Automakers Lost Nearly 1,000 Dealerships in 2008

By Antonio Perez
Antonio Perez
Antonio Perez
January 27, 2009 Updated: October 1, 2015

DEALER WOES: A car salesman works at his desk in a car showroom in New York City. U.S. automakers announced the closure of 988 dealerships in 2008. (Chris Hondros/Getty Images)
DEALER WOES: A car salesman works at his desk in a car showroom in New York City. U.S. automakers announced the closure of 988 dealerships in 2008. (Chris Hondros/Getty Images)
U.S. automakers lost a combined 988 dealerships last year, company representatives said at a meeting with dealers this past weekend.

Executives from General Motors Corp., Ford Motor Co., and Chrysler LLC met with their dealers at the 2009 National Automobile Dealers Association (NADA) convention in New Orleans.

According to reports, GM lost 401 dealers in 2008 to failures or consolidations, the most among the automakers. GM has about 6,375 dealers today. Ford saw 300 of its dealers shutter their windows and Chrysler lost 287 last year.

The total losses exceeded NADA’s initial estimates for 900 closures last year.

2008 was a tough year for U.S. automakers as high gas prices slowed sales of once-popular SUVs and pick up trucks, and a late credit market crunch prevented customers who wanted to purchase automobiles from obtaining auto loans.

Financial conditions were so perilous at GM and Chrysler that the companies needed a federal financial bailout—totaling $17.4 billion—to skirt bankruptcy.

“Last year will surely go down as a watershed year for our industry and for each one of us,” Annette Sykora, president of NADA, said during her remarks at the conference last weekend. “From $4-a-gallon gas prices and the dramatic shift in consumer demand to the ‘pins-and-needles’ anticipation of securing the bridge loans for the domestic automakers, we all saw and experienced things that were beyond our imagination,”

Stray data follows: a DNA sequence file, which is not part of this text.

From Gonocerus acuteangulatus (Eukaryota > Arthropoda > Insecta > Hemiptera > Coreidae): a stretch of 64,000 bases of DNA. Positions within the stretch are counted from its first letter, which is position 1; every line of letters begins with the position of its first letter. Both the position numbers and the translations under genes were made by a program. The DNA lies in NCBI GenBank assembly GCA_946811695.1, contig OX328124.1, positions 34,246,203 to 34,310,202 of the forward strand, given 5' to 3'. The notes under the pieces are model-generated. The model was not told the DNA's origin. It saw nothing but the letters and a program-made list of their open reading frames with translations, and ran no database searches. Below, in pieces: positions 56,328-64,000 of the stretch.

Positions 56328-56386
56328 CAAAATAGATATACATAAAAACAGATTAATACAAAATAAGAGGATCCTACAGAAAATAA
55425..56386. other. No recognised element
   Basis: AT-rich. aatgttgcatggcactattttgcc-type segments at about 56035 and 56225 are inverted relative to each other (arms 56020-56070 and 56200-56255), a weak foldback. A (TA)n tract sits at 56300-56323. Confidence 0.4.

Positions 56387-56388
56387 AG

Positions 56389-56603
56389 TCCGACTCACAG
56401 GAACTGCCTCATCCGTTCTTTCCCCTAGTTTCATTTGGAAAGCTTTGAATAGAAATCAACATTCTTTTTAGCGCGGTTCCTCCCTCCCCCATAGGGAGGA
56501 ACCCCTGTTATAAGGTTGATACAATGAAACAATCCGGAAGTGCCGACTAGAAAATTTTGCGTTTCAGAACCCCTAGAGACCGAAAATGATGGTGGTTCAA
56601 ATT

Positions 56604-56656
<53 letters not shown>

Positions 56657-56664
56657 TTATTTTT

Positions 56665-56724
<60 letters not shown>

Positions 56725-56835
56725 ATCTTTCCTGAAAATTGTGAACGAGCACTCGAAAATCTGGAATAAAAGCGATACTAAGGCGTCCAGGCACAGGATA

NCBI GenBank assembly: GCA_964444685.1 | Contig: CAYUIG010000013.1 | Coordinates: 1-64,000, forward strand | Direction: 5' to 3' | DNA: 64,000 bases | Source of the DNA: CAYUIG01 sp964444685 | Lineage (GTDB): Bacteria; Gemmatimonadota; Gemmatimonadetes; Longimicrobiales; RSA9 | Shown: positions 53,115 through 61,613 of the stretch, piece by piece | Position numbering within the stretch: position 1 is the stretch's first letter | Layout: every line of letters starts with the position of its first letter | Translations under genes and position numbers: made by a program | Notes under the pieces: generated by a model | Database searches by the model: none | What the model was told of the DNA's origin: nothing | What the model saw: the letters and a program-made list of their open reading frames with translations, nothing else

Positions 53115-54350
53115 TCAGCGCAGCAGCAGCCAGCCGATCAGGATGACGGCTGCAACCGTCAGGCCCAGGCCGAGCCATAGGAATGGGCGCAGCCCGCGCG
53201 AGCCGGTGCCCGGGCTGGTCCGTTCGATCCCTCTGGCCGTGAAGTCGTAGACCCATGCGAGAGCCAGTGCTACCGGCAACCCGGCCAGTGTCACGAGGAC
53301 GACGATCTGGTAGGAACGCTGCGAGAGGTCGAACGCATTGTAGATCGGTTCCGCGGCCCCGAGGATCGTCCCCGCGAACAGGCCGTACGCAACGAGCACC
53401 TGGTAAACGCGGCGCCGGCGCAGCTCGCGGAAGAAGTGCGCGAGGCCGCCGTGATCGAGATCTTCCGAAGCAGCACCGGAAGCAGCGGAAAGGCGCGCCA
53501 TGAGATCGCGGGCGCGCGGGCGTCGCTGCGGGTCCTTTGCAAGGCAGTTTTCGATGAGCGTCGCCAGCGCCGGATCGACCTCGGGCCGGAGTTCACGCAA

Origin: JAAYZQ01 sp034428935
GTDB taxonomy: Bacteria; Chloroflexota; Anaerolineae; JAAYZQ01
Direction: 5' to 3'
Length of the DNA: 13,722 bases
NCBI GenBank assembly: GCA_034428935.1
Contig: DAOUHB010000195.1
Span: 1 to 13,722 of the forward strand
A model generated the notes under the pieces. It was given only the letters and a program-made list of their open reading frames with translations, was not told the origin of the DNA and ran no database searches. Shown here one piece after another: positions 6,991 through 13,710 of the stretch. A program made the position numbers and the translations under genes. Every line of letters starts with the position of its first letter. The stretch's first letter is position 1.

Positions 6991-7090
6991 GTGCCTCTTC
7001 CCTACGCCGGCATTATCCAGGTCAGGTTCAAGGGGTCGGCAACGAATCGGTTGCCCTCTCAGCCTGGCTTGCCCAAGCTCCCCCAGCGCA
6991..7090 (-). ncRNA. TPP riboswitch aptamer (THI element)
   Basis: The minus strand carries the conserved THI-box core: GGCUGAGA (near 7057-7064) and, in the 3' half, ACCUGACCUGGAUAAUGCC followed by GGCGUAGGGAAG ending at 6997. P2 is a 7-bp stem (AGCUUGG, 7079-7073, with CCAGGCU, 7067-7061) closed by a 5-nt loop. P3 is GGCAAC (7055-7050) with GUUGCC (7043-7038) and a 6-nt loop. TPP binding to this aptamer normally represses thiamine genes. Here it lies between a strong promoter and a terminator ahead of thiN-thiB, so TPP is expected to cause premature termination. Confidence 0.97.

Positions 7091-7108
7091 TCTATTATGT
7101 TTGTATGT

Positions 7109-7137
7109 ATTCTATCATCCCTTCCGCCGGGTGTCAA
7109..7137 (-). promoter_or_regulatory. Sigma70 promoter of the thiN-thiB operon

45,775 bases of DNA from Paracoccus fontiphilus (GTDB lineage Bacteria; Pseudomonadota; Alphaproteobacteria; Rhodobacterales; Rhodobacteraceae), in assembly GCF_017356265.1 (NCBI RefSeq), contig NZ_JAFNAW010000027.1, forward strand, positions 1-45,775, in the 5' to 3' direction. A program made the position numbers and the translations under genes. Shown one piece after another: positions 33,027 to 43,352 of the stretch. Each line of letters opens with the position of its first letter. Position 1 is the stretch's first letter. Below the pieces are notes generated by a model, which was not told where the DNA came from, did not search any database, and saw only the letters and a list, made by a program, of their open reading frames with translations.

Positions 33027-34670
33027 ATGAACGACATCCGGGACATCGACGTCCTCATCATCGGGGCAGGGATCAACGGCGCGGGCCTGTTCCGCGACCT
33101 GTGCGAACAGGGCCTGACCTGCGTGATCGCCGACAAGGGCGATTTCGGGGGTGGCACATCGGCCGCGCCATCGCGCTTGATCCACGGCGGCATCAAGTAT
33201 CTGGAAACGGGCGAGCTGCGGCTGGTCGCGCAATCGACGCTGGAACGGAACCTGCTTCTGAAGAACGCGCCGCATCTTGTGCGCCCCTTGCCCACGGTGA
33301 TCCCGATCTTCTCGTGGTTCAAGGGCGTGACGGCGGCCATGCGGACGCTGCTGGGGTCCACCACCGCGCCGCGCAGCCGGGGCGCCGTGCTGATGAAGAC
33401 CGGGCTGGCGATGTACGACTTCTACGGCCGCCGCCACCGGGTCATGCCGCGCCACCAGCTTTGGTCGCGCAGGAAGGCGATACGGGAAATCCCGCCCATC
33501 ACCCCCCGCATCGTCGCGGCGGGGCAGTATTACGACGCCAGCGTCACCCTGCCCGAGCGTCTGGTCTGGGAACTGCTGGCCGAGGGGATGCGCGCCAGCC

“What’s happening to the business I grew up in?” She asked.

Closing of dealerships affect a community’s local tax revenues, jobs, and for the manufacturer, lost sales and marketing/advertising power. An automaker’s most direct marketing connection with consumers is through its network of dealerships.

<h3>No End in Sight</h3>

The bad news for automakers and dealerships is that the trend of disappearing auto dealers is expected to continue well into 2009.

In addition to the economic turmoil, much uncertainty hangs over some portfolio brands of U.S. automakers as they look to spin off or fold unprofitable businesses. Ford had already sold its Land Rover and Jaguar brands, and is currently reviewing its stake in Volvo Cars. GM announced last year that it was looking into making strategic changes with Saab, Hummer, and Saturn.

In a Jan. 21 report, consulting firm Grant Thornton LLP estimated that around 2,500 U.S. auto dealerships would close in 2009.

"The best dealers are true entrepreneurs and amazingly resilient, but they can't purely cost-cut their way to prosperity," Grant Thornton principle Paul Melville said in a statement. "New products and creative sales promotions by the automakers aren't stimulating enough demand, so it's time to consider stronger medicine."

The consulting firm also recommended actions that could stimulate growth in the auto industry, including “cash for clunkers” initiatives and expanding tax credits and lowering state sales taxes for automobiles.